“Designing for yourself is important—especially after college,” says Joe Tucker, creative director at Solodev. “But never get so into designing for yourself that you neglect the details of your client’s needs and goals. Know when to compromise for the sake of the team and realize that you’ll still be producing excellent work even if it looks different than you originally envisioned.”

3. Become comfortable with feedback of all kinds

As in any creative field, criticism and editorial changes are part of the job. Successful graphic designers will find ways to take in and use these responses to improve and enhance their work.

“Be prepared to take criticism on board, work with it and be able to accept it,” says Paula O’Gorman, design and marketing manager at Promotive. “A great graphic designer needs to be good at taking directional notes in order to improve the end product but also needs to be able to communicate points effectively. This is a skill that develops over time, but it’s important to be able to begin your career with the right mindset.”

“It’s not about you; it’s about your client,” says Karolyn Masters, creative director at iPartnerMedia. “Make sure you are wearing the hat with the client’s needs in mind, and do not get stuck in your own power struggle of what you personally like best.”

As with most industries, once you pay your dues, you will build up a rapport with your supervisors and clients and they’ll begin trusting you with a bit more creative freedom.

4. Familiarity with digital platforms is critical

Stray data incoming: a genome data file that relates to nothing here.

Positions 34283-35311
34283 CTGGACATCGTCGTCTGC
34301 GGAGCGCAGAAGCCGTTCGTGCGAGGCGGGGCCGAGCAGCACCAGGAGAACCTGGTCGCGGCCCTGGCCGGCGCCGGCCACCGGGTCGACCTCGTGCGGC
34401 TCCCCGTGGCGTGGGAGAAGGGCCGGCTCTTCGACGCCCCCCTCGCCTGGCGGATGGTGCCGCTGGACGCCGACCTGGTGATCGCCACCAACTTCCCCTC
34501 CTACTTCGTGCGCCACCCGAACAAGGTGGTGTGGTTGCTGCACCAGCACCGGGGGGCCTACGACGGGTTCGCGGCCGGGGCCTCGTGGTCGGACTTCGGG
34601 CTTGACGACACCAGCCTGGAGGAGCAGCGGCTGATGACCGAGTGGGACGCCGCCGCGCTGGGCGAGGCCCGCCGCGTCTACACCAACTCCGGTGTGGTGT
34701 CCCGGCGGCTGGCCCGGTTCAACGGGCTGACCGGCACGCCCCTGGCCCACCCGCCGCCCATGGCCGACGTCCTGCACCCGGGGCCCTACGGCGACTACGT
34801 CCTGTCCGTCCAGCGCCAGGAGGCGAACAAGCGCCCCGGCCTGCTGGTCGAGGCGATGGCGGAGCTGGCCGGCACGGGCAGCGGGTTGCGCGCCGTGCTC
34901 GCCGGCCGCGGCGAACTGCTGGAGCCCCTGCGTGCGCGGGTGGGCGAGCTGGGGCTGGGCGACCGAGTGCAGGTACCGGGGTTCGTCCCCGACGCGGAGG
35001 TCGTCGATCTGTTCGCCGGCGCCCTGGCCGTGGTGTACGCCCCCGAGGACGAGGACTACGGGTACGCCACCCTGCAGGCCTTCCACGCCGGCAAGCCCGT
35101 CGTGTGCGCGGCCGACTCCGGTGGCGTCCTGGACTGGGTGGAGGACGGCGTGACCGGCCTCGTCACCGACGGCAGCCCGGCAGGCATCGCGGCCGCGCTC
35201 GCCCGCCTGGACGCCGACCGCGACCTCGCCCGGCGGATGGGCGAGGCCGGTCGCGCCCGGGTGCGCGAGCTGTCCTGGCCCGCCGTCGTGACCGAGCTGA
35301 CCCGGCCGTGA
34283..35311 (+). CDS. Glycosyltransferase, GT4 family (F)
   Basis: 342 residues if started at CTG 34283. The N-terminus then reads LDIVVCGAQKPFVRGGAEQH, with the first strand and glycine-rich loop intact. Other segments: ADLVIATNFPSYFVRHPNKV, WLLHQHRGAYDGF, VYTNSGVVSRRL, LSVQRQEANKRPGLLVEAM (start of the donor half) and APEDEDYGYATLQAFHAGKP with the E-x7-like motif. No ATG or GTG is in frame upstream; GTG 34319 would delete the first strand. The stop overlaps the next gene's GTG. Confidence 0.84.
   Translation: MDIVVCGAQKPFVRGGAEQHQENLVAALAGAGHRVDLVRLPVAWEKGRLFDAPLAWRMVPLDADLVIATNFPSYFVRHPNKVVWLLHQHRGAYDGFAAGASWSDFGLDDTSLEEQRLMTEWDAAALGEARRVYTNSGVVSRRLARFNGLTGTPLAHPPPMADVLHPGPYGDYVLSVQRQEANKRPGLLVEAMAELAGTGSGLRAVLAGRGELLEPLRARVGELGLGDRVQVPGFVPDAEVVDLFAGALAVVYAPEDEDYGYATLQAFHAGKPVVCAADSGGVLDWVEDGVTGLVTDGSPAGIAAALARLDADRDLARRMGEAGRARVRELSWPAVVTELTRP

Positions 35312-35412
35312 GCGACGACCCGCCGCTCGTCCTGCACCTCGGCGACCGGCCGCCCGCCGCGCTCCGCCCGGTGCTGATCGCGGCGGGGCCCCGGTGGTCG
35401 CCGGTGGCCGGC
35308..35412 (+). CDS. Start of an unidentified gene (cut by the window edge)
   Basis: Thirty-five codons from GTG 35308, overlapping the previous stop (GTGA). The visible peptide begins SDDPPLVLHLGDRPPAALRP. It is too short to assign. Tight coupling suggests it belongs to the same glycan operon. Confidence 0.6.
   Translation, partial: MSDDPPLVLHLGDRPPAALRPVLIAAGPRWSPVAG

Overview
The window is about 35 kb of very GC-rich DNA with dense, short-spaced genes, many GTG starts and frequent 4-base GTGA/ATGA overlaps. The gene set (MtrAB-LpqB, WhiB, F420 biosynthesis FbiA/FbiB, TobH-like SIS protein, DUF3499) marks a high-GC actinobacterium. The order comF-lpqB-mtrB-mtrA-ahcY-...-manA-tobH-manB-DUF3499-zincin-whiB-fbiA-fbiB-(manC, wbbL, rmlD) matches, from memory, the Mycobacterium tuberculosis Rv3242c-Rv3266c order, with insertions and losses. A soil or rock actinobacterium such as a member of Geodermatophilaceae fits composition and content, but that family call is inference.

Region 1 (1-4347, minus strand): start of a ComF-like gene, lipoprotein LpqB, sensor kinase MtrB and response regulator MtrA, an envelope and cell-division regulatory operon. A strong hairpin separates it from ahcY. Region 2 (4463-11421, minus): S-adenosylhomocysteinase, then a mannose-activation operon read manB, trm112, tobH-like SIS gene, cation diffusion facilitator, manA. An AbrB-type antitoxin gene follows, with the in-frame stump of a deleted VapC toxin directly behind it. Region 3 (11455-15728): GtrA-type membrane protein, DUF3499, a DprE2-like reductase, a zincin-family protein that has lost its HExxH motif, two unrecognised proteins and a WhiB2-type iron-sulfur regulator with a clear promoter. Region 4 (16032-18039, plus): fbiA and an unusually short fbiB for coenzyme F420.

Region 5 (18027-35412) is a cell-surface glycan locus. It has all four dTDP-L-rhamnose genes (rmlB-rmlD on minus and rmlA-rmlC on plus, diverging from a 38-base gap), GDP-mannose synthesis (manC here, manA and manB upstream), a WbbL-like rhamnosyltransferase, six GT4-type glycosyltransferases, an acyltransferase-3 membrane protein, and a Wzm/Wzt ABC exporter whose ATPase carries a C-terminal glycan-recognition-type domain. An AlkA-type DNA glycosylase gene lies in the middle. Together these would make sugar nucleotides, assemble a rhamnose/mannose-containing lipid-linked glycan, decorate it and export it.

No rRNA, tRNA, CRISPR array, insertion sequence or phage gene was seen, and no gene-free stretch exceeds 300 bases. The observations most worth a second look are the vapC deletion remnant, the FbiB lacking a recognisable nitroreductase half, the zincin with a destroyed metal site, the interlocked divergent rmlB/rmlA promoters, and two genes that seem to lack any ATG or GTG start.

New digital platforms and possibilities seem to open up constantly, making marketing knowledge within these spaces absolutely essential.

“Designers need to know about user interface (UI) and user experience (UX), landing pages, marketing funnels, content pieces for different distribution platforms and so much more,” says Goncalo Costa, co-founder and CEO of Costa Rank.

Morris also suggests finding ways to amplify other skills beyond design, especially if they’re in the digital field.

“Many job vacancies, especially in the last 5 years, want all-rounders who can jump from print design to websites to SEO to social media,” Morris explains. Having a solid understanding of design combined with learning the technical aspects of websites and digital marketing will provide you with more opportunities.”

5. Hone your people skills

Successful graphic designers stay in the game not just because they have great visual abilities, but also because they possess solid soft skills that keep clients and others feeling informed and respected.